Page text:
When he took over the daily editing responsibilities, Russ Kick brought a different, current issues sensibility to the site (Metzger excelled as a curator which he continues to do at his new project Dangerous Minds). My 2003-2008 period shifted away from writing original material to daily news coverage, as I completed graduate school and worked full-time as a researcher for the Smart Internet Technology CRC. Baddely wanted the site to be more blog-like and user-driven. I wrote a final editorial message to Disinformation’s readers that summed up the new user-driven direction, which the site continues with today.

I never kept a daily list of the specific dates that dossiers were published on. We lost several dossiers during site transfers. The early content management platforms did not have the functionality of today’s WordPress and Movable Type blogs. For instance, there were no version control or  rollback features, so articles may have been published at earlier dates than the current site version might suggest. From 1998 to 2002 I did compile an editorial master list of possible topics for the freelance contributors to explore, keyed to an old site topic structure: the Disinformation archives are thus only one of several possible sites that could have eventuated over the 1998-2003 period.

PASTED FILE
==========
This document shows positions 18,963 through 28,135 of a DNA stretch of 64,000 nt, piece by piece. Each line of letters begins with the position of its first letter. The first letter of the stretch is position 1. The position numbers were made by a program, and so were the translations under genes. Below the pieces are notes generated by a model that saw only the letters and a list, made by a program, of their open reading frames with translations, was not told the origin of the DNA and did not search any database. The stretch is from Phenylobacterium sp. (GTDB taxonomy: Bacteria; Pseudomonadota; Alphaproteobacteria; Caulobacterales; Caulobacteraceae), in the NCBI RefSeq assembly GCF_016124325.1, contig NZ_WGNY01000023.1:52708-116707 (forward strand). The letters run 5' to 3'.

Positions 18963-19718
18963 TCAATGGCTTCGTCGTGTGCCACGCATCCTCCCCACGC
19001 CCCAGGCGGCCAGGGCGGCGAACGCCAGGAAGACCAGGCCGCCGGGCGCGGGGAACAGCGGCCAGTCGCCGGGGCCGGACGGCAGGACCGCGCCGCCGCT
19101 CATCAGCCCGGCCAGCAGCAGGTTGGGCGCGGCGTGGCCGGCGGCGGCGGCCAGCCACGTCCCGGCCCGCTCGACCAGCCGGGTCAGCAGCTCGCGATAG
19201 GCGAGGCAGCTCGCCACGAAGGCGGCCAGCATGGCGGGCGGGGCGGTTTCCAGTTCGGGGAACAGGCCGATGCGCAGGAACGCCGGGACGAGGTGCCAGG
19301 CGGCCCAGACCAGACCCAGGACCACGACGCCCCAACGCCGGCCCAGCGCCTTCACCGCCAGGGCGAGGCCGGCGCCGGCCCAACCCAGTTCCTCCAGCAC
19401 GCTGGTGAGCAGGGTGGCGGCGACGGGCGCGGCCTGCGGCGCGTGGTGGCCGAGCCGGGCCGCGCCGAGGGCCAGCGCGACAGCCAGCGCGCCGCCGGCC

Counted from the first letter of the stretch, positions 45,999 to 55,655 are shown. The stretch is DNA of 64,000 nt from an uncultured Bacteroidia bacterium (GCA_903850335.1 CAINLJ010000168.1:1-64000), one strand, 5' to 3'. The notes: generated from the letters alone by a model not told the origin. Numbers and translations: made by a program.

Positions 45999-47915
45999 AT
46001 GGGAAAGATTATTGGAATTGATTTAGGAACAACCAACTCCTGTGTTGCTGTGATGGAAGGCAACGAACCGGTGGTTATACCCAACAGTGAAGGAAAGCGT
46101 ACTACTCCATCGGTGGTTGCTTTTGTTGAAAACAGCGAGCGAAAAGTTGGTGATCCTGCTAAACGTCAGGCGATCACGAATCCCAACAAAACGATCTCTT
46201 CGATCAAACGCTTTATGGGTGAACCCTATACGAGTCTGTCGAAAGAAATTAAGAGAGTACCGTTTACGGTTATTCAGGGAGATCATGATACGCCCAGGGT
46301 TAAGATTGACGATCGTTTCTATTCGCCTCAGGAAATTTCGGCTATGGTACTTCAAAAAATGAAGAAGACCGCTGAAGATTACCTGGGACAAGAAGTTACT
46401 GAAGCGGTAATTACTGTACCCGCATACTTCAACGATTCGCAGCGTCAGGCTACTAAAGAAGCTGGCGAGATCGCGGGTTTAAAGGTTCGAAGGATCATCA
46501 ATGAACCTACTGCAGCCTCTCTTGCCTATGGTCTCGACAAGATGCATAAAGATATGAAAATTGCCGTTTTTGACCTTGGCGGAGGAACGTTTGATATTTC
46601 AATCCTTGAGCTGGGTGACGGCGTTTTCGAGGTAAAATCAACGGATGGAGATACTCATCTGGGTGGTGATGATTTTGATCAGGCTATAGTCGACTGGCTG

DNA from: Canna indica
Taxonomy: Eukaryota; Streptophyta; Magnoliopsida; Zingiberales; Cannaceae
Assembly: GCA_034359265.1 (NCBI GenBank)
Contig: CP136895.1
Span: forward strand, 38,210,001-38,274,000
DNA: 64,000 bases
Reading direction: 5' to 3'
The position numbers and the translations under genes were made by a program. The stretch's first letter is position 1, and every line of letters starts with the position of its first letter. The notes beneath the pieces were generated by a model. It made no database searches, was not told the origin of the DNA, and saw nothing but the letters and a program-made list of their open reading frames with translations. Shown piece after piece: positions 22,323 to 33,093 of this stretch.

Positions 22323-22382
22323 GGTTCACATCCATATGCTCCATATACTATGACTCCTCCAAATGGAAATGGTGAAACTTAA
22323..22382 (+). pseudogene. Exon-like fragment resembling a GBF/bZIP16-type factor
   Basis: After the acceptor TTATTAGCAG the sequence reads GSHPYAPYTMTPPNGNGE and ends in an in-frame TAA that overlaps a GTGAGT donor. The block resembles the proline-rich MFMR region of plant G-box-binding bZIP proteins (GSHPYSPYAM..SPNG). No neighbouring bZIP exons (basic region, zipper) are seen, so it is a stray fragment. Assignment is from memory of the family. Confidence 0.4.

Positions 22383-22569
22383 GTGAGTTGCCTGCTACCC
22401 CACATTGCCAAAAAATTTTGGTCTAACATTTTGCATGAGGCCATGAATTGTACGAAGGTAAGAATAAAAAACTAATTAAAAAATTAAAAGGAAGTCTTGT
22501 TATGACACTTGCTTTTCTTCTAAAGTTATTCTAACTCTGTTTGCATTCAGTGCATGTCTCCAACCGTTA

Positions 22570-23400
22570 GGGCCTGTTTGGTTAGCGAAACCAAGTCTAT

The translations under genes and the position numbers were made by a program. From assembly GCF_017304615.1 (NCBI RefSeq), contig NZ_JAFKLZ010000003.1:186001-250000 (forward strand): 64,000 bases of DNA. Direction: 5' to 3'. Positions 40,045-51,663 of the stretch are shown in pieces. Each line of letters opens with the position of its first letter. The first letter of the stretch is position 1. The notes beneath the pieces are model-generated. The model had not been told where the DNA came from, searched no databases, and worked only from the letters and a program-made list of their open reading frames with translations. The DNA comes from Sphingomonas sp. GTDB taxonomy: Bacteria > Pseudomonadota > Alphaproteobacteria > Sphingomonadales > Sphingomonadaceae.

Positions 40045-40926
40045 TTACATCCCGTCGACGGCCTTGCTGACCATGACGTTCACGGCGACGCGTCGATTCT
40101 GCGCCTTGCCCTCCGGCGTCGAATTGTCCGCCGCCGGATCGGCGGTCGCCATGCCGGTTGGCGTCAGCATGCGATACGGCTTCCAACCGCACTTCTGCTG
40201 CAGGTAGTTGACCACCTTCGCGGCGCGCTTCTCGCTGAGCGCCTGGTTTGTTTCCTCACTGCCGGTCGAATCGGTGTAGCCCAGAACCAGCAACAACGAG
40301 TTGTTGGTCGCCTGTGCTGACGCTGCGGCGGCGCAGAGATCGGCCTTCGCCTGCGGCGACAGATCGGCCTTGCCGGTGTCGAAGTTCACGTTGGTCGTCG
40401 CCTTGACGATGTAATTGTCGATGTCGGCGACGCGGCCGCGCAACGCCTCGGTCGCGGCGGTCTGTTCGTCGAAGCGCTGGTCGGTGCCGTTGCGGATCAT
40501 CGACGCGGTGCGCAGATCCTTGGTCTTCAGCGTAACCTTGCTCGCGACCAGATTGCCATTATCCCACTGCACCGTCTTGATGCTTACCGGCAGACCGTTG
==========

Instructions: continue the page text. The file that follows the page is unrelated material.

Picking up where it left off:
I am reconstructing a timeline of rough year dates, in order to get the bibliographic and citation data of the Disinformation dossiers and articles archived in Google Scholar (and possibly into Swinburne University’s research bank). The initial printout of the relevant dossiers and articles comes to 5 pages — larger in size than the academic research I’ve subsequently done. The material varies from excellent to failed experiments and deadline-driven messes.